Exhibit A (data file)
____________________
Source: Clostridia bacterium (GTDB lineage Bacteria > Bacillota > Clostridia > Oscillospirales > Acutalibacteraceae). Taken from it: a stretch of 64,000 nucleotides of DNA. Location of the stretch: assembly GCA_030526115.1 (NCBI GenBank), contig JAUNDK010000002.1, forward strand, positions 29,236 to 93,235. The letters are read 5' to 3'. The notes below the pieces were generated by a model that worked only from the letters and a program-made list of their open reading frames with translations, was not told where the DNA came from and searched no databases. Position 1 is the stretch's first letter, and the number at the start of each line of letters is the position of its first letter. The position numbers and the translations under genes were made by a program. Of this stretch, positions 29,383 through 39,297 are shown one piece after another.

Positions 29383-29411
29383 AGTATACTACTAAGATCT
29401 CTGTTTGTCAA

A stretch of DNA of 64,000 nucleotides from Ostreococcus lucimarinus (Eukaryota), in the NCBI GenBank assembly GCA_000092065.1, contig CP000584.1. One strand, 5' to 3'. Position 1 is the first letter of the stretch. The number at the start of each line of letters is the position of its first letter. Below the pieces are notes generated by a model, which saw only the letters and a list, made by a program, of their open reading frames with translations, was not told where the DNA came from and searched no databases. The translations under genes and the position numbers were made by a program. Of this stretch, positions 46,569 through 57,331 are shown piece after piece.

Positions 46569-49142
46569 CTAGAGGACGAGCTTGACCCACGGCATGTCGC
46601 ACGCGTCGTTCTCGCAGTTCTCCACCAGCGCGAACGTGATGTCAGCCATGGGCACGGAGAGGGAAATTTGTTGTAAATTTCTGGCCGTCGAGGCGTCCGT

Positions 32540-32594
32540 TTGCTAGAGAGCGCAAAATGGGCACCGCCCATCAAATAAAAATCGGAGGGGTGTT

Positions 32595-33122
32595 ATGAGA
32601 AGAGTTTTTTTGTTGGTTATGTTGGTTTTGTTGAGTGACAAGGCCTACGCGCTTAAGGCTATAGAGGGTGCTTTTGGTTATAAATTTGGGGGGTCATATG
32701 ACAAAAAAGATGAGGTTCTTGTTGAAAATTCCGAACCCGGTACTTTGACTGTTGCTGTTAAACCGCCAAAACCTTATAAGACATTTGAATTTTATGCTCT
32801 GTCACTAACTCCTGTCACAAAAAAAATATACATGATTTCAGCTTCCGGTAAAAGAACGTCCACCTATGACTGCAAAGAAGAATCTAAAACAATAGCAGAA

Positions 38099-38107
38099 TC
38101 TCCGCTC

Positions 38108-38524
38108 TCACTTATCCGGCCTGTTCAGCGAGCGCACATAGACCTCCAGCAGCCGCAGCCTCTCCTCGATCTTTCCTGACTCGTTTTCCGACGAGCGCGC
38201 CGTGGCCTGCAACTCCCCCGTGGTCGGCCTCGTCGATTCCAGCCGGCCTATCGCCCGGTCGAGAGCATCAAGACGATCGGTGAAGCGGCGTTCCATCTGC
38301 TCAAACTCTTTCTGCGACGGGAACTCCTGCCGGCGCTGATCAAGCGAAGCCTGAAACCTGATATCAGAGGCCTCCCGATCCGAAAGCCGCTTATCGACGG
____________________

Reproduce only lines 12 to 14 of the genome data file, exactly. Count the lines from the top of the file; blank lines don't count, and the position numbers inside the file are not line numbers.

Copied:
32595 ATGAGA
32601 AGAGTTTTTTTGTTGGTTATGTTGGTTTTGTTGAGTGACAAGGCCTACGCGCTTAAGGCTATAGAGGGTGCTTTTGGTTATAAATTTGGGGGGTCATATG
32701 ACAAAAAAGATGAGGTTCTTGTTGAAAATTCCGAACCCGGTACTTTGACTGTTGCTGTTAAACCGCCAAAACCTTATAAGACATTTGAATTTTATGCTCT